Claude Monet Biography
November 14,1840, in Paris , France
died December 5,1926, in Giverny
Claude Monet was born to Claude Adolphe Monet and Louise Justine Aubée Monet, both second-generation Parisians. He was originally baptized as Oscar Claude Monet, but later in life used only Claude Monet. His family moved to La Havre port in Normandy, where his father had hopes of Claude going into the family ship-handling and grocery business. The young Monet had other ideas, though and is mother supported his desire to be an artist.
During his adolecent years he was very gifted at drawing charicatures and even sold some of them to the La Havre Port locals.
When he was only sixteen his mother passed away and he quit his schooling to go live with a widowed childless aunt. She encouraged him to continue his schooling and bought him a painting kit. From this point on Claude fell inlove with painting. Around the same time he met Eugéne Boudin, who became his mentor and taught him how to use oil paints and the "en plein air" landscape painting style. Monet, exclaimed, "Suddenly the veil was lifted! My destiny as a paintert was opened to me."
Monet traveled to Paris and witnessed other artists at the Louvre copying the Renaissance era master's paintings. He preferred sitting in the window of the Louvre and painting what he saw outside. He was in Paris for many years and met some of his closest friends at the Louvre, such as Manet, Renoir, Fredric Bazille, and Alfred Sisley.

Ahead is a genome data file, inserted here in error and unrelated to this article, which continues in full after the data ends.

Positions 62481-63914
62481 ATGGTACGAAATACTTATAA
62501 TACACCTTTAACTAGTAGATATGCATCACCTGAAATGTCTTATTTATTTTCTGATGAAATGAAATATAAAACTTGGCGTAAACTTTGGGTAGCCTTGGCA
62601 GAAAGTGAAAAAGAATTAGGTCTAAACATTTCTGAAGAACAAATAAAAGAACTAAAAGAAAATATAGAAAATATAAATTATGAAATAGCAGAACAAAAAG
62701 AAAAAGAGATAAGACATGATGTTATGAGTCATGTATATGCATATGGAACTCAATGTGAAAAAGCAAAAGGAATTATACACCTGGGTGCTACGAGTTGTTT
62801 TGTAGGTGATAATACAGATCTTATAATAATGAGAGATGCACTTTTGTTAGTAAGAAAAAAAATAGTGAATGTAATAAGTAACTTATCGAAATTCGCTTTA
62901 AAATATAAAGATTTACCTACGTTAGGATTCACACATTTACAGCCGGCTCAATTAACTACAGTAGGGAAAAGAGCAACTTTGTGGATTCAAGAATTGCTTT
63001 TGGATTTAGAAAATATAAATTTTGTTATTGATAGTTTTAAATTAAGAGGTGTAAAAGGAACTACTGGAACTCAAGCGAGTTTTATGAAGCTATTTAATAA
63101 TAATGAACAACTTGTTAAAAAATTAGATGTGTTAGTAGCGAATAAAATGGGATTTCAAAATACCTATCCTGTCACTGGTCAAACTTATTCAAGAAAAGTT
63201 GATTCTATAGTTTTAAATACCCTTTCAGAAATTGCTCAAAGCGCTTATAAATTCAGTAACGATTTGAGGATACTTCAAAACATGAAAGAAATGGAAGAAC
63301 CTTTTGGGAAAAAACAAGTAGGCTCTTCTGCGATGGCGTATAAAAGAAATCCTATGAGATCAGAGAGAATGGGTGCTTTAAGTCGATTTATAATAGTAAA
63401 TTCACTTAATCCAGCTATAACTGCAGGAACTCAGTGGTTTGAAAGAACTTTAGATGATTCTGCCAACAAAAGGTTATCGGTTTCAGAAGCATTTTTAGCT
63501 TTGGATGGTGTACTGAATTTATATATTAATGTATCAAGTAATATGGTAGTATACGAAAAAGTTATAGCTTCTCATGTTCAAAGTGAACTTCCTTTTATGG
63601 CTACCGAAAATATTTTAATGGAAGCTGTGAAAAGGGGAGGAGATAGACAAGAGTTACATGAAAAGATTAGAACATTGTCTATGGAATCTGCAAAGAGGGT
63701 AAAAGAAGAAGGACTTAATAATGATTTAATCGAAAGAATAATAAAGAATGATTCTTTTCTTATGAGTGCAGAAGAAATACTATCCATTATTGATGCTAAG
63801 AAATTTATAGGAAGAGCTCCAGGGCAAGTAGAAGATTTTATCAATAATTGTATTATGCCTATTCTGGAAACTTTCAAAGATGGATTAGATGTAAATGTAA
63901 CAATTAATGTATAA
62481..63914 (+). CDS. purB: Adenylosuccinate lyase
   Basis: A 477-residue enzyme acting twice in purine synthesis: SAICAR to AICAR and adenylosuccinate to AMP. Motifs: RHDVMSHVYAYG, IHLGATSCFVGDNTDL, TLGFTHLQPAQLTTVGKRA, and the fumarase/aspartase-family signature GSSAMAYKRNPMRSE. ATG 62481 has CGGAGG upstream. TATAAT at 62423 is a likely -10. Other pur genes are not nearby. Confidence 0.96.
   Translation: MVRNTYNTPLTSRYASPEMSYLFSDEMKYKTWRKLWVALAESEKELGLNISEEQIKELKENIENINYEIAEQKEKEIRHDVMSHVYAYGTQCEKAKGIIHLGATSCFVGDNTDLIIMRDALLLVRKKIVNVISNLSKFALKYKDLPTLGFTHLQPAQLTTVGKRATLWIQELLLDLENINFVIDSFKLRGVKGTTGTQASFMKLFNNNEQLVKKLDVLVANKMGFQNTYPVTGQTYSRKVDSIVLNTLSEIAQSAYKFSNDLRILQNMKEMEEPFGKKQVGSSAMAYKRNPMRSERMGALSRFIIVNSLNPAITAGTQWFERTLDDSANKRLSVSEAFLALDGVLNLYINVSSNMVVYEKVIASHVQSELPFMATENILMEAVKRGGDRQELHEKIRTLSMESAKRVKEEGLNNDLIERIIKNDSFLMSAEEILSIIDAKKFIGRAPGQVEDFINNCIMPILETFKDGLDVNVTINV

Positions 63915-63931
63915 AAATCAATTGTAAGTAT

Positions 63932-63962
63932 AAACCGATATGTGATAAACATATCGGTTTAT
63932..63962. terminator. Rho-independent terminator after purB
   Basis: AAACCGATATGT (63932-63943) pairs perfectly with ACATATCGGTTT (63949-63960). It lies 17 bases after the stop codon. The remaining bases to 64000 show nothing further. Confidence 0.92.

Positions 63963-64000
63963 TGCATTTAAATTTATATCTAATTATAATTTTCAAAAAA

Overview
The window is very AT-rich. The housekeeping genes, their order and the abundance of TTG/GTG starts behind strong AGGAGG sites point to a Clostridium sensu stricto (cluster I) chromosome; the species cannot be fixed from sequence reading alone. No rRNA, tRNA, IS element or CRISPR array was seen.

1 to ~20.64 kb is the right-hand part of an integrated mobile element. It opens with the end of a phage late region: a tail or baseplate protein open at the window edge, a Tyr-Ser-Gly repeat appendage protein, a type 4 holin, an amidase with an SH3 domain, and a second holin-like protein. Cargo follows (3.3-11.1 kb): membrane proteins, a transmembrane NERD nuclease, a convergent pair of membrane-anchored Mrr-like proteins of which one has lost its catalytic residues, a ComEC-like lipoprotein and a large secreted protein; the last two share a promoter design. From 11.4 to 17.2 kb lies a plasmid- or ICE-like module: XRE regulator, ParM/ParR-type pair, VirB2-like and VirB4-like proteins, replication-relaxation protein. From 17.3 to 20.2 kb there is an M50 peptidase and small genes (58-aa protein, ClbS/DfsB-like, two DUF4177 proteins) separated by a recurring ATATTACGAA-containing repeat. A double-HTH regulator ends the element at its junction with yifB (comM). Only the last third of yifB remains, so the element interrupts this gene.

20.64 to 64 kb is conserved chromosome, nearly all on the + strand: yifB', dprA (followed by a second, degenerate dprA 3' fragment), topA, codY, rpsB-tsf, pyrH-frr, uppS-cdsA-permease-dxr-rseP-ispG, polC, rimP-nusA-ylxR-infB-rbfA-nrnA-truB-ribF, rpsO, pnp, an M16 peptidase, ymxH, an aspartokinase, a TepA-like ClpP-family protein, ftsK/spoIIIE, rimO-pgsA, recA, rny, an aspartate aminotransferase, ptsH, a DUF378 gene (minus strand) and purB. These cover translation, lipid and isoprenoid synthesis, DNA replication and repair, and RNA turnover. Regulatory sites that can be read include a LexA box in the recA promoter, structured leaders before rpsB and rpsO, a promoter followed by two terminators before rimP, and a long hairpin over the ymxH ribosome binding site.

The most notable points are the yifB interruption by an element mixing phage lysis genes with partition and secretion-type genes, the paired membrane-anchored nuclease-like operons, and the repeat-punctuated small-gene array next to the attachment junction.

Monet entered the service for a brief time he and when he became ill he was discharged. His aunt encouraged him to go back to school in Paris
Monet's legacy stems from a Salon art exhibition where he displayed a painting named, "Impression Soliel Levant," or "Impression Sunrise." It was a painting of the La Havre port landscape. From it's title an art critic wrote a review that was intended to disparage the work, by saying sarcastically, that it was a lovely "Impression." Monet's colleagues appropriated the name "Impressionism," as their own. Artists such as Renoir, Sisley, Pissaro, Manet, and many more created a movement that was intended to step out of the conformity of traditional rules applied to painting at the time.
In later life Monet became 80% blind when he created his most famous series of paintings the water lily series. Painting his elaborate landscape at his home in Giverny, Monet spent hours in his waterlily pond. Many of his paintings were displayed at the Musée de l' orangerie, an art museum that Monet helped establish.